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Price of glory – Financial imprudence of Premier League heavyweights

Although leading Premier League clubs like Chelsea and Manchester United have been untypically quiet during the January transfer window, their perennial investments in new signings remain off that charts.

Let’s start with Chelsea.

Ever since Todd Boehly took over the reins from Roman Abramovich in May 2022, the Blues have established themselves as a dominant force in every transfer window.

Keeping up with the Stamford Bridge outfit’s volume of newcomers and lavish outlay has proved an arduous challenge, with the new management continuing to throw the money around without due diligence.

When Abramovich acquired the ownership of Chelsea at the start of the new millennium and started pouring hundreds of millions into the club, his way of doing business transformed the football landscape forever.

However, his effort pales in comparison to Boehly’s clueless leadership.

In only three transfer windows, the American businessman has landed 27 new players, which cost him roughly €1 billion.

Even in the era of the petrodollars threatening to turn the Saudi Pro League into a new promised land for footballers, Boehly’s substantial financial effort is second to none.

Yet, he has nothing to show for it, with Chelsea enduring their worst top-flight campaign in the 21st century last term and still fighting to regain their status as valid European contenders in the Premier League.

Over the past five seasons, the Londoners have splashed out a monstrous €1.49bn, while they’ve returned barely half that figure through player sales and revenue, leading to a significant financial deficit.

Despite running the club with a mind-blowing €788.88 million debt, the new ownership structure has shown no signs of slowing down, putting Chelsea at risk of breaking FFP rules.

The top 10 clubs with the highest net spend (last five seasons)





Net Transfer Balance







Manchester United










Tottenham Hotspur





Newcastle United





Al-Hilal SFC





Manchester City





Aston Villa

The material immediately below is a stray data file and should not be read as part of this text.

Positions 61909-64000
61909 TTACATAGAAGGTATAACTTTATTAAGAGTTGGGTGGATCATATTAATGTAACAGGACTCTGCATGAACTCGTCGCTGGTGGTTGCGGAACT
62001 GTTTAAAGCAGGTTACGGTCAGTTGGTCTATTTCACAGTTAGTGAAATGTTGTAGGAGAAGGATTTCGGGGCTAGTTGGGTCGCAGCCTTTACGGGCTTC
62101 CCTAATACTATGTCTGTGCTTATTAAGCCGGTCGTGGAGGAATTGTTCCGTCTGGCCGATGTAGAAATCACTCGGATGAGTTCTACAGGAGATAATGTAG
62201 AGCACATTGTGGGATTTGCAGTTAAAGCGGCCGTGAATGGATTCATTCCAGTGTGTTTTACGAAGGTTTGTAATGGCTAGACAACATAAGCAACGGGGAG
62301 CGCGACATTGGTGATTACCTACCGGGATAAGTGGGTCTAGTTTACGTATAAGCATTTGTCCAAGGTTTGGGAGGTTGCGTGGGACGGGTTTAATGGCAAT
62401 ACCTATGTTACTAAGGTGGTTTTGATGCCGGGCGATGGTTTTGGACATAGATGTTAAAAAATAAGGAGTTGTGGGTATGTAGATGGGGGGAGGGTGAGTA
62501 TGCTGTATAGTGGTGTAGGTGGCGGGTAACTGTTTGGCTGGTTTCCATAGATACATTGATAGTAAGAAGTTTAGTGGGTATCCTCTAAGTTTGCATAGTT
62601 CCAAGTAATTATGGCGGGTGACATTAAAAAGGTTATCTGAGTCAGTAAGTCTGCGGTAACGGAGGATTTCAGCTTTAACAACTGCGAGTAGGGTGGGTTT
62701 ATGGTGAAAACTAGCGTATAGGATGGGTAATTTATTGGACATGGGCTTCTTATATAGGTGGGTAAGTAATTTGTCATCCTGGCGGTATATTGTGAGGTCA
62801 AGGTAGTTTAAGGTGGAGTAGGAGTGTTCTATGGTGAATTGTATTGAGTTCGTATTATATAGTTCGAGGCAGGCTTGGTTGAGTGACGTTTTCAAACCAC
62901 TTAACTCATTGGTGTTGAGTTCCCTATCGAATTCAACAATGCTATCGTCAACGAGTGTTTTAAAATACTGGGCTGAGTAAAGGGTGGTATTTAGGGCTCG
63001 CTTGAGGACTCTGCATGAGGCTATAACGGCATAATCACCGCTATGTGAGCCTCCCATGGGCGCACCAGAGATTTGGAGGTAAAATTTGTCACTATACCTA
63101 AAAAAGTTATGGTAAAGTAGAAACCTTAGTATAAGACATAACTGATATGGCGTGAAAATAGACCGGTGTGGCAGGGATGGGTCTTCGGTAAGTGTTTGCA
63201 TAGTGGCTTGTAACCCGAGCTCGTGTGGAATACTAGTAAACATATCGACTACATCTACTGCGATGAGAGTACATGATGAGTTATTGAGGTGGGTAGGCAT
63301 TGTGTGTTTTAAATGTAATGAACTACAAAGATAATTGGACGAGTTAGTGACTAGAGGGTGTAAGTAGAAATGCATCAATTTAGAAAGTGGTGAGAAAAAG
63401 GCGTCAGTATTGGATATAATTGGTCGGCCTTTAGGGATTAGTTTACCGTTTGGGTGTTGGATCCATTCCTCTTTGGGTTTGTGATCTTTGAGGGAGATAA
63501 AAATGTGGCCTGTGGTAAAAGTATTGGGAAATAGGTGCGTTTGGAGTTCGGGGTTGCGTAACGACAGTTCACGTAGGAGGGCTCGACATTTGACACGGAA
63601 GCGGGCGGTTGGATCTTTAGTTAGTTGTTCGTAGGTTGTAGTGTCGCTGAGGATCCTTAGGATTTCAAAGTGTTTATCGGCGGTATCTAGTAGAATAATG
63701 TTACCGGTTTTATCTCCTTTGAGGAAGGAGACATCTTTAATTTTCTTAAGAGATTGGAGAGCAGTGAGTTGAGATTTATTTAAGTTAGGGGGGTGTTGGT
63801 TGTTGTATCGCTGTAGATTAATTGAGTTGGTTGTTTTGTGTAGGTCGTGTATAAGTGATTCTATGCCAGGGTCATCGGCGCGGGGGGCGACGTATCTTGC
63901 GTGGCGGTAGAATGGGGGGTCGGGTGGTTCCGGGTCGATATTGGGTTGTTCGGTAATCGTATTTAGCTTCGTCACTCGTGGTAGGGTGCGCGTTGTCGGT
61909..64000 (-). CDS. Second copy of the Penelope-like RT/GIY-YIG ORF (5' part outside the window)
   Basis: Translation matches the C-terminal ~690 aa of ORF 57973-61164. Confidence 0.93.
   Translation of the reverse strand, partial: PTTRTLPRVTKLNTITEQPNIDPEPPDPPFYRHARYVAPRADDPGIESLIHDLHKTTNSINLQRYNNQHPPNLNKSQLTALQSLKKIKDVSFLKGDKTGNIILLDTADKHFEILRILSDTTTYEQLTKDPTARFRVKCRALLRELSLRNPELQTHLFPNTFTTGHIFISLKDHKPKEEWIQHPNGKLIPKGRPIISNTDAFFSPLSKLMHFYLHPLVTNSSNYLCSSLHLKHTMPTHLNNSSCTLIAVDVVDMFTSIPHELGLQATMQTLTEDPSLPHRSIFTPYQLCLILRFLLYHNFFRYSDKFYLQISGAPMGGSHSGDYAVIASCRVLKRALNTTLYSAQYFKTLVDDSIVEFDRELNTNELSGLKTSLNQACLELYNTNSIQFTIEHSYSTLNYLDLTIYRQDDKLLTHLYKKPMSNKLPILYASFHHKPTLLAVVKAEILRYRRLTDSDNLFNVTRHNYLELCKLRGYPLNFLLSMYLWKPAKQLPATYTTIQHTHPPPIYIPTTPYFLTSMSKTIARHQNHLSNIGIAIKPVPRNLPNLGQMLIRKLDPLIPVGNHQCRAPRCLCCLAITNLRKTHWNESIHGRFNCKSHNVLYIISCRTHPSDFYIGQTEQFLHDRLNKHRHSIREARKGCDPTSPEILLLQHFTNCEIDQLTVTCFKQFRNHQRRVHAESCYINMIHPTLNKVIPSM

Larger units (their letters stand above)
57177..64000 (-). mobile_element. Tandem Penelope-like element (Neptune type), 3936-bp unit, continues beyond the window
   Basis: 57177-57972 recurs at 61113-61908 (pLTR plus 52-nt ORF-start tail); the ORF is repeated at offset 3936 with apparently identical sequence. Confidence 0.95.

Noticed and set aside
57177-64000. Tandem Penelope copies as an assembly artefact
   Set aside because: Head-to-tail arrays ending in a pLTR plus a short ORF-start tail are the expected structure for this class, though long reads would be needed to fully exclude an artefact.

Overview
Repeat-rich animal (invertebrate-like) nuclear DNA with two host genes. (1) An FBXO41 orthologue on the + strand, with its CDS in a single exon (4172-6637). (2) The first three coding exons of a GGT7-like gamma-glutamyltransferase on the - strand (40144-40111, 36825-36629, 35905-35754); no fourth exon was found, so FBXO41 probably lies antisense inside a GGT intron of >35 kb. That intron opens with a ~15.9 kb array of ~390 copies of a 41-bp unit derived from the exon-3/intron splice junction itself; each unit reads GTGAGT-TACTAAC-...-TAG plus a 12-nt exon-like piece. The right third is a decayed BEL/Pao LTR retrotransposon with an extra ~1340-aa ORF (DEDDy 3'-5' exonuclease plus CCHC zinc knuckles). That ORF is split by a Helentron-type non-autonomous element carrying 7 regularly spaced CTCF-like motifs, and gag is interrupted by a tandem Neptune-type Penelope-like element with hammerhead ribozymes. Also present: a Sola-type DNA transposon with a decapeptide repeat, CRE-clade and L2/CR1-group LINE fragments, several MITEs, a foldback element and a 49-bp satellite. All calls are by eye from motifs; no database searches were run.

Paris Saint-Germain





West Ham United




The situation doesn’t look much better at Old Trafford.

Manchester United have earned a reputation as one of Europe’s heaviest spenders in the post-Sir Alex Ferguson period, driven by a desperate attempt to shape a new winning era.

While Chelsea’s irrational spending beats United’s €908.18m investments over the past five years by half a billion, the Red Devils haven’t ripped many rewards for their financial sacrifice either.

Under-pressure manager Erik ten Hag inspired the 20-time Premier League champions to League Cup glory in his first season at the helm and helped them return to the Champions League.

But considering the amount of money the club forked out to assemble a competitive squad, just one cup title since Jose Mourinho’s departure in 2018 is merely a consolation.

To make things worse, Man Utd only raised €210.77m from player sales, as their balance sheet in the abovementioned five-year span reads a dismal -€697.41m.

Since they’re already out of the League Cup and the Champions League while lagging miles behind Premier League pacesetters Liverpool, lifting the FA Cup crown remains the only avenue to avoid another trophyless season.

That’s unlikely to save them from financial prosecution should the FA decide to take action against them, as they recently did with Everton and Nottingham Forest.

Oddly enough, Arsenal could find themselves in a similar position.

During Arsene Wenger’s reign, the Gunners had become a synonym for rational spending and cost-effective signings, developing into one of the most financially sound clubs in the Premier League.

But following his departure six years ago, the narrative has changed.

Only Chelsea and Man Utd have eclipsed Arsenal’s €841.04m spending total over the past five years. That’s not to mention the Emirates side earned less than their rivals.

With only €195.90m coming into the club’s bank accounts during that sequence, the Gunners’ deficit currently stands at a staggering €645.14m.

Last season’s runner-up finish in the Premier League barely justifies Mikel Arteta’s excessive spending that hit the roof in the summer with the acquisitions of Declan Rice, Kai Havertz and Jurrien Timber, among others.

Unless Arsenal can better last season’s place in the standings, they may be exposed to sanctions.

Meanwhile, it’s stunning that Liverpool are not among the world’s top-ten spenders.

After investing heavily during Jurgen Klopp’s early days in charge, they’ve seemingly pulled the plug in recent years, as have perennial Premier League champions Manchester City.

Ranked seventh, Pep Guardiola’s team made every penny put in the transfer window worth last season as they won a famous treble.

Newcastle United’s road to new heights under the new Saudi ownership has cost €580.95m, while West Ham United’s expenses of €573.06m make you wonder – how are they still a mid-table club?

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